an ideal distance transform. To avoid stability problems, the variability estimates can be replaced with [σm=1+{circumflex over (σ)}m] and {circumflex over (σ)}m can be sought, constrained to be strictly positive in the pixel level.

The advantages of such a prior model include encoding in a natural form prior knowledge within implicit representations, providing straightforward techniques for the estimation of geometric properties, dealing with multi-component objects and determining the prior from a small set of training examples. Such encoding can support meaningful comparisons between the evolving interface and the model. A minimal difference between the prior (φm) and the evolving interface φ corresponds to a solution that respects the prior. Introducing Prior Knowledge (FIG. 1, 102):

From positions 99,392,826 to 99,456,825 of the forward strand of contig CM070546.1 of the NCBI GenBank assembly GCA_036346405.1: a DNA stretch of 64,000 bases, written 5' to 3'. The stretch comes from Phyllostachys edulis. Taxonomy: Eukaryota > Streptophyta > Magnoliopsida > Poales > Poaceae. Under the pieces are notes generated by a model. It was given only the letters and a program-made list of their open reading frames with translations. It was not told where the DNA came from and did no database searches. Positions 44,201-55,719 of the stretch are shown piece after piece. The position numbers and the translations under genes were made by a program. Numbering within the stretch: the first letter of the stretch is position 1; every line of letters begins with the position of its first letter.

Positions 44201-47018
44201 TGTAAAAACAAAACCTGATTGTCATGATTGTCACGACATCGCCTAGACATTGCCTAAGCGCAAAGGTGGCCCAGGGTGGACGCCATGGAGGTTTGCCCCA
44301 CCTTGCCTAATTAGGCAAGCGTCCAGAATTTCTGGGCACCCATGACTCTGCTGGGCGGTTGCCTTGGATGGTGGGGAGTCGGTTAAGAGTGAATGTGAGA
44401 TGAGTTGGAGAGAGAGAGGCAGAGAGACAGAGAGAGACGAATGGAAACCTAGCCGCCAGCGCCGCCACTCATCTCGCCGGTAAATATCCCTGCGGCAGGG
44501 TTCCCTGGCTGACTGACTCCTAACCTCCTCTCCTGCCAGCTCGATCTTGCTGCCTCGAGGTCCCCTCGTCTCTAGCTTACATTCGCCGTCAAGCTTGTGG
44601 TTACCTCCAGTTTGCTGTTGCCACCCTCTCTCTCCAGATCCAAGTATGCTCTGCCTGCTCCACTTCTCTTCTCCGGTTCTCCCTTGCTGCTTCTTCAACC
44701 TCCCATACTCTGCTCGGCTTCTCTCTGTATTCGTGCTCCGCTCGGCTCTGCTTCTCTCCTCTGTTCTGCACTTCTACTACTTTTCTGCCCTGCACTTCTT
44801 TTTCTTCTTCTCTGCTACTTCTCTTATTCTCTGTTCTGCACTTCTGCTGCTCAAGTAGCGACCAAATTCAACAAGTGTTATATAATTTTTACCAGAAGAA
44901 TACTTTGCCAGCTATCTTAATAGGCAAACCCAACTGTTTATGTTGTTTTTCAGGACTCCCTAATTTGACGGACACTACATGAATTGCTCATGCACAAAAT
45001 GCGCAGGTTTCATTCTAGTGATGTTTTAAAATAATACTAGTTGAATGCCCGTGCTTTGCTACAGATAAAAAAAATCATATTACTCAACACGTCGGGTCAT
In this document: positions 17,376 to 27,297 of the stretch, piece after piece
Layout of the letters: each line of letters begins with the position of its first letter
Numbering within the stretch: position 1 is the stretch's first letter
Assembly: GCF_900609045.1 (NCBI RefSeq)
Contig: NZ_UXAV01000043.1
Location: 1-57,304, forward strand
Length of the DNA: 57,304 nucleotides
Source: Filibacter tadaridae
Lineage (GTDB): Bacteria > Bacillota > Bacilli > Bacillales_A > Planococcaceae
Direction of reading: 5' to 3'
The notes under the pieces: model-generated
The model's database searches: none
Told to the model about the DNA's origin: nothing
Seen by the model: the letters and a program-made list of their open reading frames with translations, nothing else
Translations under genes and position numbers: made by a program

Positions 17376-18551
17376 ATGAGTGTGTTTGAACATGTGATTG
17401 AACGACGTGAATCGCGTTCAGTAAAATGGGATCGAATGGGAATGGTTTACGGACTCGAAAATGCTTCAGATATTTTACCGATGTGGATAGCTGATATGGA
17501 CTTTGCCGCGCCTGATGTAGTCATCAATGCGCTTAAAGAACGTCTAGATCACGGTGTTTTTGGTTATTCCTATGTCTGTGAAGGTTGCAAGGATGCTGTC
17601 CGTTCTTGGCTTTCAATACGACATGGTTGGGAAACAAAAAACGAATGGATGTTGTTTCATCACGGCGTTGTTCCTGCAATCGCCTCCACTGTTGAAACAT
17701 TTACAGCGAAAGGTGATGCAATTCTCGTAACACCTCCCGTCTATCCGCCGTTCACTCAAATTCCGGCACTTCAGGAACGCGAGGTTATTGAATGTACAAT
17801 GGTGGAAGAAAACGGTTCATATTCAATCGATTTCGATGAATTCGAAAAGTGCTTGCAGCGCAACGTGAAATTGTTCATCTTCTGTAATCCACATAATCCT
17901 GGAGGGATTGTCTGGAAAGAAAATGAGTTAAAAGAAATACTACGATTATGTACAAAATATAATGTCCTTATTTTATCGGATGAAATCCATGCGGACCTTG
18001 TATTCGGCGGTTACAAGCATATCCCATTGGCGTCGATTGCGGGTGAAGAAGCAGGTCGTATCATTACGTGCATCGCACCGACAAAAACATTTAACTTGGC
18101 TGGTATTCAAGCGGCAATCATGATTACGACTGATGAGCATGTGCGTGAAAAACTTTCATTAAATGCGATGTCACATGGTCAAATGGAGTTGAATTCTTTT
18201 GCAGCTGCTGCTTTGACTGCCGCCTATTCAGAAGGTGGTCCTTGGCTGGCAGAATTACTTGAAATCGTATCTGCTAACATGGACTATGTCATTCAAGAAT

The assumption that all training examples are registered in a common pose was considered during model construction (see FIG. 4). Such assumption is needed to recover a meaningful model. Knowledge-based segmentation needs to address the same concern. Objects in the image can have different scale, orientation, etc., compared to the prior model. The parameters of the transformation between these two elements are unknown, while its form can be known.

For similarity-invariant case, where the object to be detected is a similarity transformation of the model combined with some local deformations, a manifold of acceptable solutions is defined to be the set of a parametric set of transformations of the prior model. Consider the similarity case, since the effect of these transformations to distance transforms can be predicted.